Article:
The article goes on to say that insurance companies have not made enough money on the money they have essentially "borrowed" from still healthy policy holders. True enough. What the article fails to point out (and I have heard at least one insurance company admit) NOT ENOUGH FOLKS WHO BOUGHT EARLY LET THEIR POLICIES LAPSE WITHOUT EVER RECEIVING BENEFITS. That was the actuarial "mistake" the insurance companies made. They assumed folks would begin to lapse policies after year 1 to 20 (when they rarely need them). That has not happened enough to let the insurance companies make money. Unfortunately, the insurance "regulators" have allowed the companies to raise rates to cover for their flawed "predictions". (A cynical person might even think the companies knew this all along and counted on the regulators not to leave them twisting in the wind - fortunately, I'm not cynical. Just skeptical.) This has the two-fold effect of "bailing out" the insurance companies for their mistakes AND causing many folks to LAPSE their policies - just like the companies had wanted all along.

All around, it seems like a dirty deal. I'm in the "sweet spot" now that I've paid in for a long time AND I'm getting to an age when it gets more likely I'll need my policy. So far, they have not raised the rates high enough to "force" me to lapse the policy. Stay tuned.

Probably nothing will happen to help policy holders (if the banks can get away with it, why not the insurance companies, right?) Naturally, YMMV.
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Old 03-24-2013, 08:34 AM   #65
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Originally Posted by Koolau View Post
I know we've discussed this a "few" times, but I submit the following statement from the article is flawed:

"Having underestimated the true costs of the health care that long-term care policies offer, insurance companies have struggled to price their policies correctly."

In fact, as far as I know, the "benefits" of each policy are stated to the penny. IOW, your benefit is stated in terms of dollars per day. Many (most?) policies have inflation riders as well - again, known to the penny in any given future year. Now, any insurance company worth it's "blimp" will have done research to determine how many of their customers (on a statistical basis) will end up using their benefits. So, the "costs" should be known!

The article goes on to say that insurance companies have not made enough money on the money they have essentially "borrowed" from still healthy policy holders. True enough. What the article fails to point out (and I have heard at least one insurance company admit) NOT ENOUGH FOLKS WHO BOUGHT EARLY LET THEIR POLICIES LAPSE WITHOUT EVER RECEIVING BENEFITS. That was the actuarial "mistake" the insurance companies made. They assumed folks would begin to lapse policies after year 1 to 20 (when they rarely need them). That has not happened enough to let the insurance companies make money. Unfortunately, the insurance "regulators" have allowed the companies to raise rates to cover for their flawed "predictions". (A cynical person might even think the companies knew this all along and counted on the regulators not to leave them twisting in the wind - fortunately, I'm not cynical. Just skeptical.) This has the two-fold effect of "bailing out" the insurance companies for their mistakes AND causing many folks to LAPSE their policies - just like the companies had wanted all along.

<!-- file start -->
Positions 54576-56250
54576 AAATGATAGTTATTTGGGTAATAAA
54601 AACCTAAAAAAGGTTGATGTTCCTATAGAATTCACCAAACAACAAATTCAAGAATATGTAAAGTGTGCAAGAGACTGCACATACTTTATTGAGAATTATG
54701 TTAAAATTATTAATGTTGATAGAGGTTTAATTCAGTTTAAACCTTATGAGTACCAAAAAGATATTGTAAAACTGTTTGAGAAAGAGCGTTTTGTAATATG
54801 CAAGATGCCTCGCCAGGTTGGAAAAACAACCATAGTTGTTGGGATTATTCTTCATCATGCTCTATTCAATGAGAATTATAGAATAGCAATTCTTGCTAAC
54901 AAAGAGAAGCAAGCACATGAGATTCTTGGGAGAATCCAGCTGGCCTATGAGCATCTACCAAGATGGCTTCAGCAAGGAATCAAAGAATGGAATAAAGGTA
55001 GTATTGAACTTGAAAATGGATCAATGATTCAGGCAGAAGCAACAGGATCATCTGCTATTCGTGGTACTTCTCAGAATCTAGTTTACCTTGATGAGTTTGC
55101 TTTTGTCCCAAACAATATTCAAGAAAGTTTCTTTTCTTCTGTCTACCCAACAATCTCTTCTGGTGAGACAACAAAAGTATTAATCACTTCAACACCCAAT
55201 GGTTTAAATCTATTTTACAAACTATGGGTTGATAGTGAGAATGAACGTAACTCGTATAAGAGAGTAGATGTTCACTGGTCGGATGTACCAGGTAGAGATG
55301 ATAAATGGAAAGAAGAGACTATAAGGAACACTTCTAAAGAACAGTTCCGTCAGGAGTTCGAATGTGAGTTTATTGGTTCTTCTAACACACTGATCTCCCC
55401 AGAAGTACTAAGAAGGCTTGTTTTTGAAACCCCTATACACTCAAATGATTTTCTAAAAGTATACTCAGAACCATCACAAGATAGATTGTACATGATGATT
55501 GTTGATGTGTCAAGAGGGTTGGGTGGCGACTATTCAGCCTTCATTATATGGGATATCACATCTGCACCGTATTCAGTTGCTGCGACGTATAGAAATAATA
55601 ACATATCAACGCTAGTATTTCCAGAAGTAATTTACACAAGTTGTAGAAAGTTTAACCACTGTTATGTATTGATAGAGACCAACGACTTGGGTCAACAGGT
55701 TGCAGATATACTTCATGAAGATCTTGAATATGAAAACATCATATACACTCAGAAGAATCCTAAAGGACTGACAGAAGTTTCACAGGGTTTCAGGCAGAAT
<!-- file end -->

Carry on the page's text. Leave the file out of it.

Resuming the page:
All around, it seems like a dirty deal. I'm in the "sweet spot" now that I've paid in for a long time AND I'm getting to an age when it gets more likely I'll need my policy. So far, they have not raised the rates high enough to "force" me to lapse the policy. Stay tuned.

Probably nothing will happen to help policy holders (if the banks can get away with it, why not the insurance companies, right?) Naturally, YMMV.
i read they expected a 5 percent default rate and only got a 1 percent default rate


my wife and i have had policies for 12 years and have not had an increase yet
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Old 03-24-2013, 09:54 AM   #66
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Originally Posted by bondi688 View Post